He spoke at regular intervals with House Speaker Nancy Pelosi, who spent the evening constantly consulting printed-out lists of members and their positions while communicating with fellow Democrats. White House senior staff remained abreast of who Pelosi was trying to pick off, ready to launch bespoke lobbying efforts from the President if they saw an opening.
“Welcome to my world — this is the Democratic Party,” Pelosi told reporters as the night wore on, alluding to a “Speaker’s secret whip count” as rationale for her optimism.
Biden’s busy night
He spoke to Rep. Pramila Jayapal, leader of the Congressional Progressive Caucus, to get a read on her position. He didn’t lay out any ultimatums, a person familiar with the call said, but did make clear it was a moment when he needed Democrats to unify.
And he phoned directly into a meeting of the progressives, delivering a lengthy appeal over speakerphone for a vote on the infrastructure bill and providing assurances he would continue the fight for the larger social spending package.
“His message is that he is determined to bring everyone together on something we can all count on, and move forward together on that basis,” said Rep. Jared Huffman, a California Democrat, after emerging from the meeting. “He urged us to work with him in good faith. Not to trust him blindly, but to give him a chance to deliver that deal, frankly, between the two sides who were disagreeing on this.”
At the heart of Biden’s message to progressives was an offer to work with them to extract more concrete assurances from moderates that they would eventually support the social spending plan. A small handful of moderates have said they must first see an official estimate of the plan’s costs before voting on it.
That appeal seemed to break loose support from the progressives.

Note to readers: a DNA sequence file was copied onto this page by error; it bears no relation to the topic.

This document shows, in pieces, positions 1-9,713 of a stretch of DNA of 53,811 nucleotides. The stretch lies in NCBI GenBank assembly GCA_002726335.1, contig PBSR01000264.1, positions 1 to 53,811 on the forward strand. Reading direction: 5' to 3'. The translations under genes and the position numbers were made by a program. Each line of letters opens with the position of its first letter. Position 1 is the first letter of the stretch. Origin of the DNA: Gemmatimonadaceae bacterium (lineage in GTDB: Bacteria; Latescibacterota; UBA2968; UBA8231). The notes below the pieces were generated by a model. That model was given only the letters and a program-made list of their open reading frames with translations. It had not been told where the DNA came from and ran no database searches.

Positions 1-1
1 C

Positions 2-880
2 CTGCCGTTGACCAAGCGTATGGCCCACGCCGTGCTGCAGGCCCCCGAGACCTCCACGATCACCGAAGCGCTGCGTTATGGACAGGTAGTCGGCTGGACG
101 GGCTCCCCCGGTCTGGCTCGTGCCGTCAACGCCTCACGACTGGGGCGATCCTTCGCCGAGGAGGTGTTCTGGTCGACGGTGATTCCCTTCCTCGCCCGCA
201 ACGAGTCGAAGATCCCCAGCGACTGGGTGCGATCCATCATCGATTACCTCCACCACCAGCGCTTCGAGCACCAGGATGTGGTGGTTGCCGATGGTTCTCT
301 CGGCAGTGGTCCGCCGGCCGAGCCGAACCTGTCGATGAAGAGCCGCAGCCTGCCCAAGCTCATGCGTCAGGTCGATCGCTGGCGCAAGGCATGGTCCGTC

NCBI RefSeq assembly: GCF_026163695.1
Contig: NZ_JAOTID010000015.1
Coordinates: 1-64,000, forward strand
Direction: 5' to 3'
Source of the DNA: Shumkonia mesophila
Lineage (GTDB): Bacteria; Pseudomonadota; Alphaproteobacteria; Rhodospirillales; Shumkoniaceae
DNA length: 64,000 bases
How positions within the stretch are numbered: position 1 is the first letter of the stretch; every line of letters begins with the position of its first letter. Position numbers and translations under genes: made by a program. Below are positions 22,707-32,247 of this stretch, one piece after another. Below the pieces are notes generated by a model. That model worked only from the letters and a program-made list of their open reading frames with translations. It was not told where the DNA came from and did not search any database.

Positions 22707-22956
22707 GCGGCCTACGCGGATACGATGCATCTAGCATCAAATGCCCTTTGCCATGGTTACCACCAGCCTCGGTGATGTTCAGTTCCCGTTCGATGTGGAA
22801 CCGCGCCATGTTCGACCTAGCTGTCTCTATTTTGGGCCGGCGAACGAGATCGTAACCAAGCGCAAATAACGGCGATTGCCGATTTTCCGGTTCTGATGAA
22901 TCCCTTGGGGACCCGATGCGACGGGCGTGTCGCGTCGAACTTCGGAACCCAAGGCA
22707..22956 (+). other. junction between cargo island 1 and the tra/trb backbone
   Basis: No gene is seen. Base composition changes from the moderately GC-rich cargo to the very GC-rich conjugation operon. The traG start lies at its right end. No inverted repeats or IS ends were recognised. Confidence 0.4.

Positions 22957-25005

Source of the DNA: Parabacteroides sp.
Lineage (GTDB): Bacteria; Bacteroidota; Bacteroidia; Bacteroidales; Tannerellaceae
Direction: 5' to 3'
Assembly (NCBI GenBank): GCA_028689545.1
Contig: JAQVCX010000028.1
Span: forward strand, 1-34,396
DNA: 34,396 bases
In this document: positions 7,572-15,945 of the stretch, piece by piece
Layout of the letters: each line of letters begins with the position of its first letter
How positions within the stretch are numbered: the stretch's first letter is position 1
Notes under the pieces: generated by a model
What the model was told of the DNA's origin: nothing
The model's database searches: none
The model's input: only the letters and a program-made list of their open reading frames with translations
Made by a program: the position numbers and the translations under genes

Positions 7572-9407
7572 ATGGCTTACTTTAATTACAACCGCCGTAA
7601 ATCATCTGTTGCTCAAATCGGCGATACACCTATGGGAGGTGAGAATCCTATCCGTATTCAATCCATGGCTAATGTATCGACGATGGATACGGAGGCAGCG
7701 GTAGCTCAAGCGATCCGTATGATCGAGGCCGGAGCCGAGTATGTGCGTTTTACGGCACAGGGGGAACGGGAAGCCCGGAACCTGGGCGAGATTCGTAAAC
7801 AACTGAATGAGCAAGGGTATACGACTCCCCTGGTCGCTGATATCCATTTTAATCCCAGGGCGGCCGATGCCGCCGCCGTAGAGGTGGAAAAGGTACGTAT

“We are about to all hold hands and jump together,” one member said emerging from the meeting.
Around 9 p.m. ET, Biden brought the pleas he’d been making in private into public view: “I am urging all members to vote for both the rule for consideration of the Build Back Better Act and final passage of the bipartisan infrastructure bill tonight,” he wrote in a statement released by the White House. “I am confident that during the week of Nov. 15, the House will pass the Build Back Better Act.”
Before long, both sides had released the requisite statements, allowing the process to move ahead. But even as the vote commenced on the House floor, it remained uncertain that every Democrat would back the bill.
Biden and his aides watched from the White House with some trepidation as the voting got underway, but their anxiety eased as 13 Republicans cast votes in favor of the bill, allowing it to pass 228-206.
Aides debated whether to have Biden speak after the bill passed. But 11:30 p.m. ET on a Friday evening was deemed too late, and the White House sent reporters home just before midnight.
A long road to a major win
Biden has spent more time over the past several weeks in talks with lawmakers than on nearly anything else, according to White House officials, who said his efforts to secure agreement among members of his party had largely consumed his private schedule.
For most of that time — until roughly the middle of October — the President spent those sessions listening to Democrats’ concerns and avoiding firm positions either on process or content of the bill, aside from the broad outlines he’d proposed.